China’s drug ed­u­ca­tion works

Global Times – Metro Beijing - - TWO CENTS - By Wu Fan

China and Canada tend to give off com­pletely op­po­site vibes when talked about in an in­ter­na­tional set­ting, but what about ed­u­ca­tors’ views on drug use and drug abuse?

In On­tario, Canada, ed­u­ca­tion on drug use and abuse is done in phys­i­cal ed­u­ca­tion classes – these are typ­i­cally done over two or three classes and in­volve watch­ing videos, Q&A ses­sions and writ­ten tests. The classes are geared to­ward teach­ing stu­dents about all kinds of drugs in­clud­ing psy­choac­tive drugs – il­licit and le­gal drugs. More­over, the classes tend to be rather neu­tral and fact-fo­cused. The teacher will dis­cuss the ef­fects of all types of drugs, the laws re­gard­ing il­licit drug use and some statis­tics. There is train­ing in place for stu­dents on re­fus­ing drugs as well.

Yet, the fact is, most schools still have a large num­ber of drug, al­co­hol and to­bacco abusers, and so­ci­ety is very tol­er­ant of drug use. It is not un­com­mon to find at least a few drug deal­ers in a high school in down­town Toronto. Stu­dents will smoke and drink in front of school doors with­out penalty from teach­ers or ad­min­is­tra­tive staff. Safe in­jec­tion cen­ters are not an un­com­mon sight in Van­cou­ver and more have been ap­proved for con­struc­tion in Toronto. Canada’s Cen­tre for Ad­dic­tion and Men­tal Health states, “It is es­ti­mated that four out of ev­ery 10 peo­ple in On­tario have or have had a fam­ily mem­ber or a friend who has ex­pe­ri­enced a prob­lem re­lated to sub­stance use.”, a web­site that pro­vides in­for­ma­tion on Cana­dian gov­ern­ment agen­cies, has also in­di­cated that over 40 per­cent of the pop­u­la­tion has used il­licit drugs in their life­time.

China has long had a rep­u­ta­tion of strict poli­cies on il­licit drugs. In terms of teach­ing stu­dents about drug abuse, a sur­vey revealed sev­eral meth­ods of how this is done. Pam­phlets on the harm­ful ef­fects of drugs on the body, mind and so­ci­ety are dis­trib­uted to stu­dents in schools. Po­lice visit classes and give speeches to bring more aware­ness to drug abuse, as well as real-life cases of drug users and drug deal­ers. Me­dia also plays a key role in the anti-drug cam­paign. News pro­grams will of­ten show the harm­ful phys­i­cal and men­tal ef­fects of drugs on peo­ple, and more im­por­tantly, how one drug user can de­stroy an en­tire fam­ily, or even a com­mu­nity, due to the im­mense amount of money re­quired to buy drugs – lead­ing to end­less money-bor­row­ing or even co­erc­ing oth­ers to be­come ad­dicts to fund the drug user’s fi­nan­cial needs. The side ef­fects also de­bil­i­tate drug users from be­ing able to func­tion ef­fec­tively as work­ers and fam­ily mem­bers. Films and other me­dia also por­tray anti-drug po­lice as heroes and mar­tyrs in the war on drugs.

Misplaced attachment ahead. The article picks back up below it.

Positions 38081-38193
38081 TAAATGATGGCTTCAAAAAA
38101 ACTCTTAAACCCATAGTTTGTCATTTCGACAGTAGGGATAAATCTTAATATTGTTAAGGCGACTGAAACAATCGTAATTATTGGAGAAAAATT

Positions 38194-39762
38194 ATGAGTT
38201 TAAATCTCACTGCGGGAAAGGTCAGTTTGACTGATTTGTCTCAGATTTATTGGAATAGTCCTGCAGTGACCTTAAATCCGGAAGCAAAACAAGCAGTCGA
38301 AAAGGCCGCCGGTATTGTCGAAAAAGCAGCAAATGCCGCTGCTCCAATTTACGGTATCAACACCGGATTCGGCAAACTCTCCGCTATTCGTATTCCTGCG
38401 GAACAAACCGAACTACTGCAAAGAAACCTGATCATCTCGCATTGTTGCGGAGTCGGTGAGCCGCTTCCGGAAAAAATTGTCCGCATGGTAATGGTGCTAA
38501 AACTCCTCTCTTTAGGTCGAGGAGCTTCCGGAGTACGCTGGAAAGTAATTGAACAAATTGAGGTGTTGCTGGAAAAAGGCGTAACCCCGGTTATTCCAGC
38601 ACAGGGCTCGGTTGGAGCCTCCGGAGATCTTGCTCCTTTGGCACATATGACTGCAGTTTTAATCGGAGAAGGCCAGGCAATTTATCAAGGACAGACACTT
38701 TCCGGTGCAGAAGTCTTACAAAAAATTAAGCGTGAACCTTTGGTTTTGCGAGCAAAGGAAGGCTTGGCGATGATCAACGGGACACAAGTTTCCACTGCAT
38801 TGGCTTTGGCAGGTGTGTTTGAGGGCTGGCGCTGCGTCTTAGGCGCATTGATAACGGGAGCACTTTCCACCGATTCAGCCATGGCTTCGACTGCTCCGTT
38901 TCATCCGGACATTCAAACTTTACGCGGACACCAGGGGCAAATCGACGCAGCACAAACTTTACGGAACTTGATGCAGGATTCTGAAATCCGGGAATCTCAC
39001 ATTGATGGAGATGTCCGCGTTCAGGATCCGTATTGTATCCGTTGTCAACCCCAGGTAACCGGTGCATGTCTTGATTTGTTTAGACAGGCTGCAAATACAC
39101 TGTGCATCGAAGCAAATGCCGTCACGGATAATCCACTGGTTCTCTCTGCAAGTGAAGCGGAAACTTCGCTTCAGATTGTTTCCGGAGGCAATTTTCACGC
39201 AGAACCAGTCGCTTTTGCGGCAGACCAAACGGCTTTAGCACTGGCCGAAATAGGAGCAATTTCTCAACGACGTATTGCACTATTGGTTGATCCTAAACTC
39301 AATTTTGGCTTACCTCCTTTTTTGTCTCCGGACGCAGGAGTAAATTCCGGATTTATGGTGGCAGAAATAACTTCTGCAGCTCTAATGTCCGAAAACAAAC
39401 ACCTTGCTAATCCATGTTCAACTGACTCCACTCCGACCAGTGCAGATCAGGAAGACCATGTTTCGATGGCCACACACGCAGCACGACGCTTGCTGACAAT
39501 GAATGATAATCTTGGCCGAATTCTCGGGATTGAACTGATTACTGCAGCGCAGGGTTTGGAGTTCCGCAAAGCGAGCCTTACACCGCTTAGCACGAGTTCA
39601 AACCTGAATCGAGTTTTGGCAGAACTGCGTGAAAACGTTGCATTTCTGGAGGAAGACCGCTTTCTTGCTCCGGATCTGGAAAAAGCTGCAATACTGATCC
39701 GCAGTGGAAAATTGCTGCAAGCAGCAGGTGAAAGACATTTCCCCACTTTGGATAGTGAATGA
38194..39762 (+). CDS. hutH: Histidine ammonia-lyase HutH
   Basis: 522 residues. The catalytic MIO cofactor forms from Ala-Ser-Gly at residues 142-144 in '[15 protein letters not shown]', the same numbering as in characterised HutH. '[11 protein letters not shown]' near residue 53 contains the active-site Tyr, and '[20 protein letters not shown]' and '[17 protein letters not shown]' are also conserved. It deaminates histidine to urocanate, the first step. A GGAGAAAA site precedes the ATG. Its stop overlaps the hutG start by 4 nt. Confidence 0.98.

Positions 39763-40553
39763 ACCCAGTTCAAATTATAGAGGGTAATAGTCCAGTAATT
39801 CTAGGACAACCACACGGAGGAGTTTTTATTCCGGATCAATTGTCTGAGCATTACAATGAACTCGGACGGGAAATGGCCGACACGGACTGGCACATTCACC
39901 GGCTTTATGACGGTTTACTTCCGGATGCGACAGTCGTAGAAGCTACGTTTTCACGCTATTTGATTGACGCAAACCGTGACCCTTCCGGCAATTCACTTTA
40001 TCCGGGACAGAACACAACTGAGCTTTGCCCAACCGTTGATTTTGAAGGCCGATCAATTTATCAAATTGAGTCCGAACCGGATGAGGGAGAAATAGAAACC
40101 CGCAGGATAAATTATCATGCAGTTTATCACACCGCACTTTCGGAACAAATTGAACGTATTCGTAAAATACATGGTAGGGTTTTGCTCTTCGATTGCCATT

Do these tac­tics work in China? Based on re­search from the Brook­ings In­sti­tu­tion, an Amer­i­can re­search group, there are 2.5 mil­lion reg­is­tered drug users in China, which is 0.18 per­cent of China’s pop­u­la­tion. Even if the num­ber was un­der­es­ti­mated, com­pared with Canada’s 40 per­cent or more, we can safely say that in the case of il­licit drug use, China holds a place of clean­li­ness over Canada.

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